Nova Scotia

Shooting victims Greg and Jamie Blair 'celebrated the precious things in life'

Greg and Jamie Blair died in the shooting rampage that started Saturday night in their hometown of Portapique, N.S. Their loved ones remember them as a generous couple.

Couple were long-time residents of Portapique, N.S., who had four sons and a granddaughter

Jamie Blair, left, and Greg Blair are shown in a family handout photo. They are among the victims of the killing rampage in Nova Scotia this past weekend. (Kelly Blair/The Canadian Press)

In the centre of the concrete floor of a small garage, with its door rolled up and daylight pouring in, Greg and Jamie Blair hold each other and dance.

Greg spins his wife a few times to the delight of the woman taking the video, who laughs and cheers them on. When the song playing in the background reaches its crescendo, Ed Sheeren sings "Take me into your loving arms," and the videographer yells, "Take Chicken into your loving arms."

Chicken was Jamie's nickname, according to the GoFundMe page set up to assist Greg and Jamie's sons, Jack, 10, and Alex, 12, who lost both their parents in the shooting rampage that swept across rural Nova Scotia on the weekend.

Had Greg survived, he would have celebrated his 46th birthday this week. Jamie was 40.

"Even though financial assistance will not bring back the happy times, a shoulder to lean on, a simple hug, an I love you or even a wrestling match on the living room floor. We can only hope it will help during this stressful time with the unexpected expenses they will face over in the future," the fundraising page said.

Greg had two more sons from a previous relationship, Tyler, 27, and Craig, 24, who were stepsons to Jamie. The couple and Tyler and Craig all worked together, running a family owned gas-fitting company, GB Gas and Energy.

The young boys are now staying with their stepbrother Tyler, whose five-month-old daughter Hayden was Greg and Jamie's first grandchild.

Family, neighbours and friends mourn their loss

The video of Greg and Jamie dancing was featured on the GoFundMe page for Jack and Alex, which said the couple "celebrated the precious things in life."

The couple lived in Portapique, a small town on the Bay of Fundy, where the shooting began on Saturday night. Before the rampage ended, 22 victims would be dead.

In their joint obituary, the Blairs were remembered as "the life of the party," who always went above and beyond for anyone they met.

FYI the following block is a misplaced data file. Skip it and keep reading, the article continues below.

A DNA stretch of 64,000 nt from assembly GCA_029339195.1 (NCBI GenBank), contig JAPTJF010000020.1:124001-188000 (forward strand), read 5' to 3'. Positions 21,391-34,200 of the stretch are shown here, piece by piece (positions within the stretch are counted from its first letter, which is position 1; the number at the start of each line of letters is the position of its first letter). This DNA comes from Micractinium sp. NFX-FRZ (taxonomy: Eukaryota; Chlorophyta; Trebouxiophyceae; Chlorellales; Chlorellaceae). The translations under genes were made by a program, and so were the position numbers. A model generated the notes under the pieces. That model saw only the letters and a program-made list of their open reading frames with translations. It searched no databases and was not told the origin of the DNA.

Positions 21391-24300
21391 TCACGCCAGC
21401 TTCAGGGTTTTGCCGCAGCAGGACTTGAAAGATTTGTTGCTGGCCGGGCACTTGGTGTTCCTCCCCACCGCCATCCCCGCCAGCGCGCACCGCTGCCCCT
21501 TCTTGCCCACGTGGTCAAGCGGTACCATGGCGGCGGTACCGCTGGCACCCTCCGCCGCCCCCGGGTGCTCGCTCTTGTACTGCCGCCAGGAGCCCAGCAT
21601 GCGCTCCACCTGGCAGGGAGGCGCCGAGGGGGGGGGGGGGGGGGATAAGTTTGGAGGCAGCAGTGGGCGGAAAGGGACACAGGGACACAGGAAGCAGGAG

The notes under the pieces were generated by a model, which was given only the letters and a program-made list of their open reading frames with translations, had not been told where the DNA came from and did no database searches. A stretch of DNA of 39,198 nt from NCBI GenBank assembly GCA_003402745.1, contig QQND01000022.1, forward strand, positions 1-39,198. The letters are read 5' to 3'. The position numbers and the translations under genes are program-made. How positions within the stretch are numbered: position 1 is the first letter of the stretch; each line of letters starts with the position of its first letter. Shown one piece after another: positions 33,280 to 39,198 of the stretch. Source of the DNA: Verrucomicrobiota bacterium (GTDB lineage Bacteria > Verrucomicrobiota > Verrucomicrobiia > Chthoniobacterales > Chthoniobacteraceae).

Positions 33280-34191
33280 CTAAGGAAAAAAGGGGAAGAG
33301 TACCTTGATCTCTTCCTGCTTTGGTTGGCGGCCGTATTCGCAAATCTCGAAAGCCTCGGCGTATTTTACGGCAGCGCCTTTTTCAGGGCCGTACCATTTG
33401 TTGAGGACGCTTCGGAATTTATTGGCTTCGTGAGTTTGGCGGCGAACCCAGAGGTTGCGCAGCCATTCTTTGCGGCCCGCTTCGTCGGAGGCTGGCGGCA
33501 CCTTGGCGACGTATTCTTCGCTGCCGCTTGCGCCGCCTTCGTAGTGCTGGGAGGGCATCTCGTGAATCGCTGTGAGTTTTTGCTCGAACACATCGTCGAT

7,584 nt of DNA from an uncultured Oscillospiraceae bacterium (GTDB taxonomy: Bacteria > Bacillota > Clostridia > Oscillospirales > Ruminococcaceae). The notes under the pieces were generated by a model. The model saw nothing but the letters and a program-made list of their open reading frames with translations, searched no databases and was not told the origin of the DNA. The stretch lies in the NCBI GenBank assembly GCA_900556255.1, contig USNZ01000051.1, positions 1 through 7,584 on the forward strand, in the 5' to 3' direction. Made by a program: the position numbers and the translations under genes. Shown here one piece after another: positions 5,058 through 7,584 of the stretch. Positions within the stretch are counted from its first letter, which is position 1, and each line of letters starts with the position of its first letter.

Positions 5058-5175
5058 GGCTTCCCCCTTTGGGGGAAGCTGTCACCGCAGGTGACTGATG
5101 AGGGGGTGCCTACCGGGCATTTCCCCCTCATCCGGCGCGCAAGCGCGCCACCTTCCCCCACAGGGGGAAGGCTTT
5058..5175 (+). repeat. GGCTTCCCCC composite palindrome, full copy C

"Greg and Jamie loved spending every minute surrounded by family and especially their new granddaughter, Hayden, whom they loved more than life," the obituary reads.

The couple loved the outdoors and belonged to the West Colchester Minor Hockey Association — and were often found at the rink supporting their two youngest sons.

"Greg will always be remembered for his sense of humour, his love for life, and his special bond he held so dearly with his best friend, his father," it reads.

"Jamie will always be remembered by her beautiful smile, her contagious laugh and her ability to always keep everything together for everyone."

Chris Goodwin stands near the shore where he used to have bonfires with his neighbours and friends, Greg and Jamie Blair. (Shaina Luck/CBC)

One of their neighbours, Chris Goodwin, said he grew up in the area with Jamie.

"[They were] just good people," Goodwin said. "Fun to hang out with."

Goodwin said he has many good memories of sitting around a bonfire with Greg and Jamie on the community's beaches.

They were generous, according to Greg's uncle, Karl Kaulback.

"They would give the shirts off their backs," Kaulback said. "It's hard — hard to think how such lovely people could be killed ... and targeted for no reason, no reason at all."

Dog Zoey survived

The couple's dog Zoey survived the weekend's attack despite being shot.

On Sunday morning, RCMP brought the nine-year-old miniature pinscher to veterinarian Jennifer McKay, who began operating to treat a gunshot wound to the dog's rear end.

Once she'd already started the operation, McKay realized she knew the dog because she knew its owners.

McKay said she shared time with Jamie in the stands of hockey arenas, watching their sons play on the same team.

"We're going to all miss her dearly, for sure," McKay said.

If you are seeking mental health support during this time, here are resources available to Nova Scotians.

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